So I wouldn’t worry about that. I think the rhythm you have going on now is great. What I do want to talk about is the growth of your email list, and also go back into something you said earlier related to your time and having it be something that you just weren’t sure about, in terms of what was giving you results, whether it’s social media or creating these videos or other things. So if I were to ask you what’s, in your entire business right now, what is working for you best, what is giving you the 80 percent of the results, what would that be?
Brian Matiash: I guess it depends on what my . . . I have two objectives here. The first, obviously, is my direct relationship with my audience and I think there’s no question that the newsletter is the best vehicle for that.
Pat Flynn: Mm-hmm.
Brian Matiash: So, with that, it currently has a 40 percent open and 6.1 percent click rate at a little over 32,000 subscribers. I want to see those numbers jump. In terms of improving the newsletter, that’s a big thing for me. However, where the social media side of things goes, is I don’t necessarily know that social media—meaning Twitter, Instagram, Facebook, for me at least, the way I run my brand there—is the best vehicle to engage with my audience, compared to something like the newsletter. Where social media is really good is I also—for instance I’m a brand ambassador for Zeiss lenses and for G Technology, and these businesses are, obviously, operate very much on social media. They look at their ambassadors and what they’re doing in terms of helping to spread the word of the products.
Pat Flynn: Right.
Brian Matiash: In that respect, I still want to grow social media. My problem is, I think I’m conflating one with the other. Again, this is where the prioritization, my troubles come in, is where I’ll go onto social and, two hours later all a sudden, I’ve done nothing but look at what other people are doing and that’s where I need, I think, the most help, is figuring out how to properly optimize what I’m doing on social media. And also, what I can be doing at least to bring people from social media over to my newsletter.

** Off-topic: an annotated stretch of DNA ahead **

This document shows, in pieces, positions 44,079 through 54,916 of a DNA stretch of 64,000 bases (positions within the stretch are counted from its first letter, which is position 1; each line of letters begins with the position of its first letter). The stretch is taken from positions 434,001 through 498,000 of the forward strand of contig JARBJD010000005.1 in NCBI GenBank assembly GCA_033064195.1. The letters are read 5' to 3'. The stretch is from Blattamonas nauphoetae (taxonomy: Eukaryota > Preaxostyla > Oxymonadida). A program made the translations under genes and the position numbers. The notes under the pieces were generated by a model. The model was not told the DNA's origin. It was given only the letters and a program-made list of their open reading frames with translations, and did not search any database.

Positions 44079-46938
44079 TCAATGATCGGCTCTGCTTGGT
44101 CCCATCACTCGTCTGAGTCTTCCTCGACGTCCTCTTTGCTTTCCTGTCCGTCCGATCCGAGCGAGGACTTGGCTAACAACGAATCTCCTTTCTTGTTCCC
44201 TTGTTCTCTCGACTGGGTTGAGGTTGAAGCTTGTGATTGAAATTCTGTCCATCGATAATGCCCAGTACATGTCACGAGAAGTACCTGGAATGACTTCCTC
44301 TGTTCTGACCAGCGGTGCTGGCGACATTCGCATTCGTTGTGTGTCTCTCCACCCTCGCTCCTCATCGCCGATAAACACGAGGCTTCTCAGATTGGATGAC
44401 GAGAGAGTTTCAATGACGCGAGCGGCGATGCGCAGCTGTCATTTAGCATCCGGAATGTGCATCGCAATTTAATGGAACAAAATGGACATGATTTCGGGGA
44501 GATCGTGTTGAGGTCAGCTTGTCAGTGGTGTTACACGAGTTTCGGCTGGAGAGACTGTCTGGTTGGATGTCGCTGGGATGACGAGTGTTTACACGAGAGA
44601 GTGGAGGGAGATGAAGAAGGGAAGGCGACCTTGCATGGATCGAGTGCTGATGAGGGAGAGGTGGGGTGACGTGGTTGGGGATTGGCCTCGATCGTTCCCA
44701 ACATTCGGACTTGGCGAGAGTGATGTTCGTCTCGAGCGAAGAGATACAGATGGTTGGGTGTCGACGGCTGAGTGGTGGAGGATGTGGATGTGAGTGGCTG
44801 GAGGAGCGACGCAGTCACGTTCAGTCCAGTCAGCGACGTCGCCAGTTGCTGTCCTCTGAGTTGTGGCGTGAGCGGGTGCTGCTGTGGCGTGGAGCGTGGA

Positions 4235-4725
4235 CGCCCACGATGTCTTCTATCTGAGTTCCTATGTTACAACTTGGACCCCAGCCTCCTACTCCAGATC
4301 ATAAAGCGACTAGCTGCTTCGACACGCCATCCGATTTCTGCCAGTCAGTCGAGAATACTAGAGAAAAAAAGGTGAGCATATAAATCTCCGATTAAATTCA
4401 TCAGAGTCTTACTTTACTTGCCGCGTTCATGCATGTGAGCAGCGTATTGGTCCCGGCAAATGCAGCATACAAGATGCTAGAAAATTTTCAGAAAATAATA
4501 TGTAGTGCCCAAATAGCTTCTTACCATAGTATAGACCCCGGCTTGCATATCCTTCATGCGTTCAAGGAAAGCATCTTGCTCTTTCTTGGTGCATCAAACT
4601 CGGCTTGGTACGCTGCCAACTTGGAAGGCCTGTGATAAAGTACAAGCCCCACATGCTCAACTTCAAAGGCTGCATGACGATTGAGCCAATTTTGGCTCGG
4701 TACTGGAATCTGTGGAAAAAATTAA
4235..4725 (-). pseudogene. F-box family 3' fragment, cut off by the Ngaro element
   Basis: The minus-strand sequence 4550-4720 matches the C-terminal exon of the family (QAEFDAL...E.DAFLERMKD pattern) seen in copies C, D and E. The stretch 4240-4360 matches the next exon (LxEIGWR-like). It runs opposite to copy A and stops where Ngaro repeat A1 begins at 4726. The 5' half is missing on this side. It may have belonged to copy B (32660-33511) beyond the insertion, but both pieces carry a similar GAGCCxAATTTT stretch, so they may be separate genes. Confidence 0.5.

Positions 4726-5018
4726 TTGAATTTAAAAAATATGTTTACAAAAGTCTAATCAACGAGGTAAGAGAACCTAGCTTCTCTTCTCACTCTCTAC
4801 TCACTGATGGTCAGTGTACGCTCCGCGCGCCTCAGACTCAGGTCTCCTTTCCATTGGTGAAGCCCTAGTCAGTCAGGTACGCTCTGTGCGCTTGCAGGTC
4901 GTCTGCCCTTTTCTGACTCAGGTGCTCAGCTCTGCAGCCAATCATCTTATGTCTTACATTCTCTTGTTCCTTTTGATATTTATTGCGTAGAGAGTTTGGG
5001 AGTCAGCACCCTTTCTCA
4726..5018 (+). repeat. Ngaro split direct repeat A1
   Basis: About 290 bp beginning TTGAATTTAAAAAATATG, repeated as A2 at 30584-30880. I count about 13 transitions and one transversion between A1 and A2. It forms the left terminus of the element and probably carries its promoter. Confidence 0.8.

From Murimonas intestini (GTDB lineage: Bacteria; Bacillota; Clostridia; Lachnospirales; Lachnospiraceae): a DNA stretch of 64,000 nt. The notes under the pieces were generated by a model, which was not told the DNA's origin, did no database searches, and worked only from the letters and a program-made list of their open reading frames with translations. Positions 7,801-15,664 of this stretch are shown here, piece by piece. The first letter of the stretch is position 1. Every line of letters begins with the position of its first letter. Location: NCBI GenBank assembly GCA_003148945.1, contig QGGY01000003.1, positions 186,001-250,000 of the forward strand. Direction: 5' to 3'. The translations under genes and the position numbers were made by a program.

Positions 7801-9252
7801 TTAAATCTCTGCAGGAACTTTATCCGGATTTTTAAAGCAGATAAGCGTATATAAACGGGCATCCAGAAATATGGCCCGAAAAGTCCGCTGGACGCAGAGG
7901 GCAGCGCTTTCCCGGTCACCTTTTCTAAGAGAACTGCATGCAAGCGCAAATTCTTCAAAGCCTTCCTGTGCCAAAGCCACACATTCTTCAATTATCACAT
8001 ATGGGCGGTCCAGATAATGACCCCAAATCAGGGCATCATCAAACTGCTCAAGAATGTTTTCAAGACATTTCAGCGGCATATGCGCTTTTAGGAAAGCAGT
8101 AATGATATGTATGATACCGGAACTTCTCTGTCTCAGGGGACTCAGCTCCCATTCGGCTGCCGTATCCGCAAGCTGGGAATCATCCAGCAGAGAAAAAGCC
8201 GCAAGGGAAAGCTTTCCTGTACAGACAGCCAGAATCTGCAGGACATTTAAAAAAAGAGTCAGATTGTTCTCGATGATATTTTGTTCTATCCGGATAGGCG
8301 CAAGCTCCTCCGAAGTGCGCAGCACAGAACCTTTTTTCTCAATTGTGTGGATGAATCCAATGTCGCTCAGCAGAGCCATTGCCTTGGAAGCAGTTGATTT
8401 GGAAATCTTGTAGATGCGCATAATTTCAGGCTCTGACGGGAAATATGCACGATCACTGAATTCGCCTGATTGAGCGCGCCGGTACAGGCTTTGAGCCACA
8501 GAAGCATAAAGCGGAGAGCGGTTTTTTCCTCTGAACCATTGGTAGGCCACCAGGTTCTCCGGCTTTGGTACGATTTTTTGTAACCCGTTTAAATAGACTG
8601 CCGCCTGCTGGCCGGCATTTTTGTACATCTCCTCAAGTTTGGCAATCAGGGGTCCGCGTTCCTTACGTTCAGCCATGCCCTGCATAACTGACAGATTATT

Pat Flynn: I go through those periods, too, where I get into a YouTube rabbit hole and I just catch myself later on, I think. And I’ve been putting things into place now to stop myself from doing that because, really, that’s a lot of time that you’re taking away from creating content, building those relationships, and although social media’s great, it’s also very easy to get distracted. I think something that I can offer you based on what I’ve done, is I’ve scheduled my social media time. I’ve literally put it in my calendar, when I go on social media, and I’m there to answer questions, I’m there to ask questions and engage, I’m there to see other people’s stuff so I can share it if they’re people I’m following, for example. And then after that time’s done, I’m done. I know to move onto the next thing. How does that sit with you, to potentially schedule when you do social media so that you can make sure that you have that dedicated time, but you aren’t adding more time on that that you could take and put somewhere else?